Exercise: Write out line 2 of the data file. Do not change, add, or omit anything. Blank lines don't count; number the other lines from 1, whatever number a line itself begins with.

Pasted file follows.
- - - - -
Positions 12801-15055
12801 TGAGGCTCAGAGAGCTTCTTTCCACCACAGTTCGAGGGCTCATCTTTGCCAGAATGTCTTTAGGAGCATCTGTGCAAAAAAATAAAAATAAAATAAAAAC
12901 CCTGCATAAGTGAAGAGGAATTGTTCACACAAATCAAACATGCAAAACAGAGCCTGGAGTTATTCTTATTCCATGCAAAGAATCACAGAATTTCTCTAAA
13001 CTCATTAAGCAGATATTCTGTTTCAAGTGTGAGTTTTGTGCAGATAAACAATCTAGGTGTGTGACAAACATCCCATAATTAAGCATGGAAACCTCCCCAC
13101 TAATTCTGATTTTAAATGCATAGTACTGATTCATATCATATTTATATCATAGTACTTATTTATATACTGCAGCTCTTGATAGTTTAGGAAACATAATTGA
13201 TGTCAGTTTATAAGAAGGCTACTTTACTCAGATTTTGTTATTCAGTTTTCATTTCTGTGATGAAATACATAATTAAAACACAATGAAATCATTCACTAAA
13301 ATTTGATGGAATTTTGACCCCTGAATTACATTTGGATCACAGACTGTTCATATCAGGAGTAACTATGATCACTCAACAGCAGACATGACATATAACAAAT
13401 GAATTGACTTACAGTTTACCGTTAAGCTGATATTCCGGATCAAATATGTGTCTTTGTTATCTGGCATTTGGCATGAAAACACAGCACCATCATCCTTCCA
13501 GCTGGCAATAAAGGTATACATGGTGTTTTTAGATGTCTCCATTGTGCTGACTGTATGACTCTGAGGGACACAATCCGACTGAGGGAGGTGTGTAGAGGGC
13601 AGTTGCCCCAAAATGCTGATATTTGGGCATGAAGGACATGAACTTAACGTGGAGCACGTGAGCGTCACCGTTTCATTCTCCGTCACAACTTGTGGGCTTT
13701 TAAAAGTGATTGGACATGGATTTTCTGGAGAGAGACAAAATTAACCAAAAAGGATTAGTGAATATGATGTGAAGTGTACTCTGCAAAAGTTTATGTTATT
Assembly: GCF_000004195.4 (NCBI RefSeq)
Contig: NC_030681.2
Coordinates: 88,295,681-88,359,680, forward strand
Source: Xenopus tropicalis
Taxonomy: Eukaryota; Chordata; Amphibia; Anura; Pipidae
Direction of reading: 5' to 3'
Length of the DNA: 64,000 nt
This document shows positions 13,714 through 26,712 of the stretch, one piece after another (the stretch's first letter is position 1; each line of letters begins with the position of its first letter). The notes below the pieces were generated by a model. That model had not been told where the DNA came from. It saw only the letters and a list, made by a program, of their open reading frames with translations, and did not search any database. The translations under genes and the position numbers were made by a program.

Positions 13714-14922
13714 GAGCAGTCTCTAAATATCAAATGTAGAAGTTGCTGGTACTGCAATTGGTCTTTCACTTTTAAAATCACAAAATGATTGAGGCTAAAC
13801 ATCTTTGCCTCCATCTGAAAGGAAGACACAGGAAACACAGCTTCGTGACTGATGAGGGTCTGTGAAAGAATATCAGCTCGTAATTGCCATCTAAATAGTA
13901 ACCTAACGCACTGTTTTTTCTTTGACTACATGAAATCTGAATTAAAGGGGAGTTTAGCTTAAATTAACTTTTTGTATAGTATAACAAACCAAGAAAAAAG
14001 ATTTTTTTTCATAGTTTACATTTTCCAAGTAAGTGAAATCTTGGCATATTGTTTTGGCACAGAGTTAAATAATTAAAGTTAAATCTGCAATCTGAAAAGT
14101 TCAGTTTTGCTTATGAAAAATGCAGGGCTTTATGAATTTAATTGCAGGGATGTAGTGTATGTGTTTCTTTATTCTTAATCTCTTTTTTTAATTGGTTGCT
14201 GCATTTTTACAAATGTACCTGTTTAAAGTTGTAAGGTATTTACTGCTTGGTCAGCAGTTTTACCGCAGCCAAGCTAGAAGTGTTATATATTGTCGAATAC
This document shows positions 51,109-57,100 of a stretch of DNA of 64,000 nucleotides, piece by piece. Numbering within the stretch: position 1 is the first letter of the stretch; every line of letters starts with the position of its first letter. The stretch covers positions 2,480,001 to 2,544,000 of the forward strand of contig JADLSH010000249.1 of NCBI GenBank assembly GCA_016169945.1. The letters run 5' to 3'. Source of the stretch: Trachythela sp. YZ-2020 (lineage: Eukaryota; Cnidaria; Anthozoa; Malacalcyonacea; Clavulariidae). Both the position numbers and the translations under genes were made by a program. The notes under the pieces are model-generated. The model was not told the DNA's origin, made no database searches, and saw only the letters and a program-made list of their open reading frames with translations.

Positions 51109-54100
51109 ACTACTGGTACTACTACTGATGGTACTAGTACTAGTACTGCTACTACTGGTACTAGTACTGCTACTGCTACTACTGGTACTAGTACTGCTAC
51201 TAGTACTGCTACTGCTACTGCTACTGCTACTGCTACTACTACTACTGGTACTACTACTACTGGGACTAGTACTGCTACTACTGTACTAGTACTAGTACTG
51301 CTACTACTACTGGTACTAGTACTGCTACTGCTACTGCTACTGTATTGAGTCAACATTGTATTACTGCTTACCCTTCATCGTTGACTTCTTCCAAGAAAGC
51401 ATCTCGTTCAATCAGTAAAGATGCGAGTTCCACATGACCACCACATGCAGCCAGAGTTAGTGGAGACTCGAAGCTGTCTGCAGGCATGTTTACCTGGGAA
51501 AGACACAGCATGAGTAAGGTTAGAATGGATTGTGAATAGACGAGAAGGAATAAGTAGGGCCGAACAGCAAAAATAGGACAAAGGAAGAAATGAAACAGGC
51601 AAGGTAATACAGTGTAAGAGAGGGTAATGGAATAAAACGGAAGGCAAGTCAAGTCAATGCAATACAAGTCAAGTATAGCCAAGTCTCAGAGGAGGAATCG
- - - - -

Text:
12801 TGAGGCTCAGAGAGCTTCTTTCCACCACAGTTCGAGGGCTCATCTTTGCCAGAATGTCTTTAGGAGCATCTGTGCAAAAAAATAAAAATAAAATAAAAAC